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I am building this algorithm as part of a larger project for a network security class. The gist of this part is that I have been given a dictionary, and I need to find every possible option for a word in both upper and lowercase.

My teacher selected a word out of this dictionary, and messed with the case of a few random letters in it, then created the SHA-256 hash value for it. We have been given the hash value and now have to find the word.

I figured I would create two new dictionaries, use the first one to create all possible options of the upper lowercase combinations, then use that second one to create a third with all the hash values.

Example:

to
tO
To
TO

My first thought was that it looked a lot like counting in binary, and that's what I have based this algorithm off of. The only problem is that it's pretty slow.

   public class DictionaryBuilder {

private Scanner in;
private PrintWriter out;

public DictionaryBuilder() {

}

public File createHashDictionary(File dictionary) throws IOException {
    File hashDict = new File("HashDictionary.txt");
    in = new Scanner(dictionary);
    out = new PrintWriter(hashDict);
    String word;
    String wordList[];

    while (in.hasNext()) {
        wordList = getSmallWordList(in.nextLine());
        for (int i = 0; i < wordList.length; i++) {
            out.println(wordList[i]);
        }

    }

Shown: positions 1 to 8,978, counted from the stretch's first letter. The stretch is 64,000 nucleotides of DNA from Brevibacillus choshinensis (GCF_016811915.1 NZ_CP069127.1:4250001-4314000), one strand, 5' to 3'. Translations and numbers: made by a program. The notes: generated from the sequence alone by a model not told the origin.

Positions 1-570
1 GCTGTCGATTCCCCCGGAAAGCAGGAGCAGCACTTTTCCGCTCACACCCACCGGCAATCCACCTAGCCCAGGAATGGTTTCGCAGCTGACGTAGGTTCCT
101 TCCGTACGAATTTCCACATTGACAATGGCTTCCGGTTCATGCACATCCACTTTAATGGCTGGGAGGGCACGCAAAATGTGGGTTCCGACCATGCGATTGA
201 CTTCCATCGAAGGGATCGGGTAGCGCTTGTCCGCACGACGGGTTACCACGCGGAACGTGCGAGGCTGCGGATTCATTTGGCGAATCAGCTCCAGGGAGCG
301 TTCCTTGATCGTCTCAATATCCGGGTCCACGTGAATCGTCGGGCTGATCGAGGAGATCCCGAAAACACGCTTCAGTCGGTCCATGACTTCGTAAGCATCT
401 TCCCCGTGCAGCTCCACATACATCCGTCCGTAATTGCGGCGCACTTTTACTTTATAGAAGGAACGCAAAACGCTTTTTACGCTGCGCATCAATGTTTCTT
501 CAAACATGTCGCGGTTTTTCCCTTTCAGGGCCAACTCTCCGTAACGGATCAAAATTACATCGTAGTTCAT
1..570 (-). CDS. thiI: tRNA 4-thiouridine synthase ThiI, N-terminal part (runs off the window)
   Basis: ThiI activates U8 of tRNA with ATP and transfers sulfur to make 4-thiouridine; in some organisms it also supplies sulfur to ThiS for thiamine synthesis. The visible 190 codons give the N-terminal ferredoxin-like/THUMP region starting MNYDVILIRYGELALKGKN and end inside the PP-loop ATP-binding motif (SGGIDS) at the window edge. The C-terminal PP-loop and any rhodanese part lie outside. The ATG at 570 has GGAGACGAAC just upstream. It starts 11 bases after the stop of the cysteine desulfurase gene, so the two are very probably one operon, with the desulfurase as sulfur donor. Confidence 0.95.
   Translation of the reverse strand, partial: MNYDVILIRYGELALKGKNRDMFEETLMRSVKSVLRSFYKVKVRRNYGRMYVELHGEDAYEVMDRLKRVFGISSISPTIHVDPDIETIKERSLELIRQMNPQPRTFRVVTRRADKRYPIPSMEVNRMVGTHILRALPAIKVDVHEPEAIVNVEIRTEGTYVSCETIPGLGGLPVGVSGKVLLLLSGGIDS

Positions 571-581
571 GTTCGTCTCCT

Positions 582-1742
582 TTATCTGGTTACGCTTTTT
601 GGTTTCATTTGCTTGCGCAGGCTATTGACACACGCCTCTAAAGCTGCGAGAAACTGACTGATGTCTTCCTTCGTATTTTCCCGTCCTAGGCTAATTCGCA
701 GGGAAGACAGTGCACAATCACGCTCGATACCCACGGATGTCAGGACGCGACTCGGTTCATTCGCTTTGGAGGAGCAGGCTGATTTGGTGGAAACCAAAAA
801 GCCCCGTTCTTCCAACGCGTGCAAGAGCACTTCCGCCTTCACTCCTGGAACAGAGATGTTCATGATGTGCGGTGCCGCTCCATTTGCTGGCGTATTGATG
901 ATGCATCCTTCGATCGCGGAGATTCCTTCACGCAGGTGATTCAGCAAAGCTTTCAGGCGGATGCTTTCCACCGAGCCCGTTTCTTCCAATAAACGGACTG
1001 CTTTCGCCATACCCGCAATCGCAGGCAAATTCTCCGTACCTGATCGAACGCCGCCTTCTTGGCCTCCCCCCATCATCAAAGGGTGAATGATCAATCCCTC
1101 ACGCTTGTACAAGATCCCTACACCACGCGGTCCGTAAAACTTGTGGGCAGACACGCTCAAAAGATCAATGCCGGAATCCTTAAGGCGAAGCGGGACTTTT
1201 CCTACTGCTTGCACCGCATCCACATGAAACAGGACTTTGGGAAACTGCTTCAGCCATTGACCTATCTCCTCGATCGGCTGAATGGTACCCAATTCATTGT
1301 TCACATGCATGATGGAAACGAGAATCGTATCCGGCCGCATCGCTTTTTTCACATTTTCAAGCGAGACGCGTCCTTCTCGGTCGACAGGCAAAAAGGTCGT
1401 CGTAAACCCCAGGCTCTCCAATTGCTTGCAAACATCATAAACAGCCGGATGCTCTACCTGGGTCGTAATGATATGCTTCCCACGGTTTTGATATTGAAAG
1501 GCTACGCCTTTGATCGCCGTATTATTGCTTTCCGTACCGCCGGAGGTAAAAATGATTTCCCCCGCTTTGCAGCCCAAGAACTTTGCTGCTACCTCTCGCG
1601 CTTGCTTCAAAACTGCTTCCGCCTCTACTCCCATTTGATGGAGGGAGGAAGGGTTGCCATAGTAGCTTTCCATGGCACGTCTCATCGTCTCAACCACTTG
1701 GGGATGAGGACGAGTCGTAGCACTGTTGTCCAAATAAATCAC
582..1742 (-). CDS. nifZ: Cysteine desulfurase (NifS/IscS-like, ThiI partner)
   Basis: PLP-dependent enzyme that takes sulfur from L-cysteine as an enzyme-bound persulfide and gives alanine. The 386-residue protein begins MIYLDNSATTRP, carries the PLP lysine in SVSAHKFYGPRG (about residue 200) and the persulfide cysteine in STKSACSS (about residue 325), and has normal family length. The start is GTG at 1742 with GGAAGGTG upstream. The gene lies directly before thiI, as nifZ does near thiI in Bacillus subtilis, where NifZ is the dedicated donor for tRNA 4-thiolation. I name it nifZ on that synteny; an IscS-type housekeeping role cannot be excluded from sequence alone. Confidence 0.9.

in.close();
    out.close();
    return hashDict;
}

public String[] getSmallWordList(String _word) {
    System.out.println(_word);
    char[] word = _word.toCharArray();

    int length = (int) (Math.pow(2, _word.length()));

    char[][] binaryList = new char[word.length][length];

    int weirdCount = length / 2;

    for (int i = 0; i < word.length; i++) {
        //System.out.println();
        int count = 0;
        int onOff = 1;

        for (int n = 0; n < length; n++) {
            if (count == weirdCount) {
                onOff++;
                count = 0;
            }
            if ((onOff % 2 == 0)) {
                binaryList[i][n] = Character.toLowerCase(word[i]);
                System.out.print(binaryList[i][n]);
                count++;
            } else {
                binaryList[i][n] = Character.toUpperCase(word[i]);
                //System.out.print(binaryList[i][n]);
                count++;
            }
        }
        weirdCount = weirdCount / 2;
    }

    //System.out.println();
    //System.out.println();
    String wordList[] = new String[length];

    for (int i = 0; i < wordList.length; i++) {
        wordList[i] = "";
        for (int n = 0; n < word.length; n++) {
            wordList[i] = wordList[i] + "" + binaryList[n][i];

        }
        if(i%10==0){
        System.out.println(wordList[i]);}
    }

    return wordList;
}

Main method:

    public class Launch {

/**
 * @param args the command line arguments
 */
public static void main(String[] args) throws NoSuchAlgorithmException, IOException {

    File dictionary = new File("Dictionary");

    DictionaryBuilder build = new DictionaryBuilder();
    File x = build.createHashDictionary(dictionary);

   Scanner in = new Scanner(x);
   System.out.println(in.nextLine());


}

It's stuck on "Antidisestablishmentarian." Can I streamline this?

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  • \$\begingroup\$ I'll try to write a full answer later, but if you're specifically worried about the speed of generating the variants then you could look into Gray codes. \$\endgroup\$ – Peter Taylor Feb 24 '16 at 8:28
  • \$\begingroup\$ i have tried antidiseastablismnetarianism by its self... Problem is hat there are somewhere around 2^25 possible options for upper and lowercase..... (i doubt i spelled it right here) \$\endgroup\$ – R.Hull Feb 24 '16 at 16:43